Just because many calisthenics exercises are bodyweight, it doesn’t mean the muscles don’t need time and rest to recover for the next session.

A good calisthenics program should include adequate rest days between sessions and between muscle groups.

You should also try to get sufficient sleep and perform any flexibility or soft-tissue work as needed.

Non-Optimized Nutrition

Finally, for some reason, nutrition and diet don’t get the attention they deserve much more commonly in calisthenics training.

Overall calorie consumption, protein intake, and pre and post-workout nutrition are just as important for calisthenics as for any gym-based program.

Make sure you take the time to dial in your nutrition to complement your calisthenics workout and get the best results possible.

Frequently Asked Questions

Can I build muscle with just calisthenics?

Your body can’t tell whether the resistance the muscles are working against is coming from a dumbbell, machine, or your bodyweight.

Calisthenics can be applied with the right training parameters to achieve a good level of muscle growth.

That being said, for long-term gains, calisthenics is best supplemented with external weight resistance training.

What are the 5 types of calisthenics?

Calisthenics comes in many forms. The common denominator is the use of body weight as the source of resistance.

The different types of calisthenics include things like:

  • Military calisthenics: Push-ups, pull-ups, sit-ups, rope climbing, running
  • Gymnastics: Static holds, Olympic rings, flipping
  • Street calisthenics: Advanced dips, pull-ups, holds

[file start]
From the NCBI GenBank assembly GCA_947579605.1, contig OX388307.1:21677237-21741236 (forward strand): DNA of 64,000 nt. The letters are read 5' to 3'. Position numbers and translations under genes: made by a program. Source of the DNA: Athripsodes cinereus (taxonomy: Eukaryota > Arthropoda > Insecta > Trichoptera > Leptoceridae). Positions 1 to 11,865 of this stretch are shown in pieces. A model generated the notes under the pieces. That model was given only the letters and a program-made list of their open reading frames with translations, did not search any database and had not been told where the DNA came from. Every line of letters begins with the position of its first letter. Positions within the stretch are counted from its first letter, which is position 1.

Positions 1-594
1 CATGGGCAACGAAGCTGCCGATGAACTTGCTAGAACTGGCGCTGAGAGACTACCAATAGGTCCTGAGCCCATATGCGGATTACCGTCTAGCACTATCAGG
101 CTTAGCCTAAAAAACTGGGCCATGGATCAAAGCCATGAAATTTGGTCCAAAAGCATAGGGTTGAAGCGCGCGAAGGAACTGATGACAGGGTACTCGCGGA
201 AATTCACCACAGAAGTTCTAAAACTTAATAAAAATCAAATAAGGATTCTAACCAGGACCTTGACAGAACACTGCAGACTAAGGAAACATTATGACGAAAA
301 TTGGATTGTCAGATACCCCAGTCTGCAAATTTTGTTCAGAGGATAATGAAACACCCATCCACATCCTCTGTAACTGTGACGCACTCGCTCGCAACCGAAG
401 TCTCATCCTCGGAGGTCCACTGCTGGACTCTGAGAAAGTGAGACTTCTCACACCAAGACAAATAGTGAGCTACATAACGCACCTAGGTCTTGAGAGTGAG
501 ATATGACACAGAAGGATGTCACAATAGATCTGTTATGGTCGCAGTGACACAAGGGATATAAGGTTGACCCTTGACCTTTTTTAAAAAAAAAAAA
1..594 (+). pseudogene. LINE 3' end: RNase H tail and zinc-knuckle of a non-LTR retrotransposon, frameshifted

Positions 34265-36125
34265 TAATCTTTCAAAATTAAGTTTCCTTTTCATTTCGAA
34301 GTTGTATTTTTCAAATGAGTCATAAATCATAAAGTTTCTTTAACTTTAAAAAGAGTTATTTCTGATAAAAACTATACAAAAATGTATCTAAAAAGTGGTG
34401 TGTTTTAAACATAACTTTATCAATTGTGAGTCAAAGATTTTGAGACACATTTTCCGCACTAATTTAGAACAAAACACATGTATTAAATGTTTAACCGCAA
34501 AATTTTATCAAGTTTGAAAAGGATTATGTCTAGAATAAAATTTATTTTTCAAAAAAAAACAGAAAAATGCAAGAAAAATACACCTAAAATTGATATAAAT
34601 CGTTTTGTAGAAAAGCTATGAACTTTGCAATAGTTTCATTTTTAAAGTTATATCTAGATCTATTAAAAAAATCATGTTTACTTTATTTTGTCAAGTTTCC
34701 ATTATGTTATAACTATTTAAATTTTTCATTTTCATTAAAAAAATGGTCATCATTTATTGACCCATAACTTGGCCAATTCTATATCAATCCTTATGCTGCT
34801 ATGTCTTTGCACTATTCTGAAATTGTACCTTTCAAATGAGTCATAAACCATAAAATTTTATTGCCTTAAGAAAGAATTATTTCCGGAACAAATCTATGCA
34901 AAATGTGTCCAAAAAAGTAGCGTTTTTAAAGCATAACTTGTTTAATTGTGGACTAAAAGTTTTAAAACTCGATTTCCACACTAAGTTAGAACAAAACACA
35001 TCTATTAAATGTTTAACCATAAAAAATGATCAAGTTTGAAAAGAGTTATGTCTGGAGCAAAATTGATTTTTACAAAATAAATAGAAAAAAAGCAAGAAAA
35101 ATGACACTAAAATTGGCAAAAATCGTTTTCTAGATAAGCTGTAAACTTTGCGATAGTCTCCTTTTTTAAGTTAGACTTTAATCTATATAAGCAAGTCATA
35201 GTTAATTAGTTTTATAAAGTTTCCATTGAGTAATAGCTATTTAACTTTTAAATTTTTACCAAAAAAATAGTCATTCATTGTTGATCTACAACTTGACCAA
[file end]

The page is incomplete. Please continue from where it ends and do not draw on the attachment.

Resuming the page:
• Parkour: Traversal, flips, jumps
  • Bodybuilding calisthenics: Progressive overload, weighted vests

How many exercises should I do for calisthenics? 

This depends on your goals for training. The number of exercises you should include in your workout depends on your overall training split.

The workouts in this guide consist of 4-5 exercises per session, both for a time-efficient workout and because this provides good volume per muscle group.

With a calisthenics workout plan, you can keep it as basic or as varied as you like.

The staple exercises are all you need for a great fitness foundation, with as many variations to moves as you could want.

How do you make a calisthenics plan?

Like any kind of workout program, a calisthenics plan should include exercises covering all major muscle groups, split between the number of sessions that work for you.

Use the exercises and parameters in this guide to get started with your foray into calisthenics.

As long as you have the right mix of exercises, volume, and frequency, you’ll reach your goals with consistent effort.

Closing Comments

So, what do you think about our guide to calisthenics workout plans? 

Let us know what style of calisthenics you’re interested in – and which plan you want to try – in the comments.

If you know anyone interested in starting a calisthenics workout program, share this article with them as well.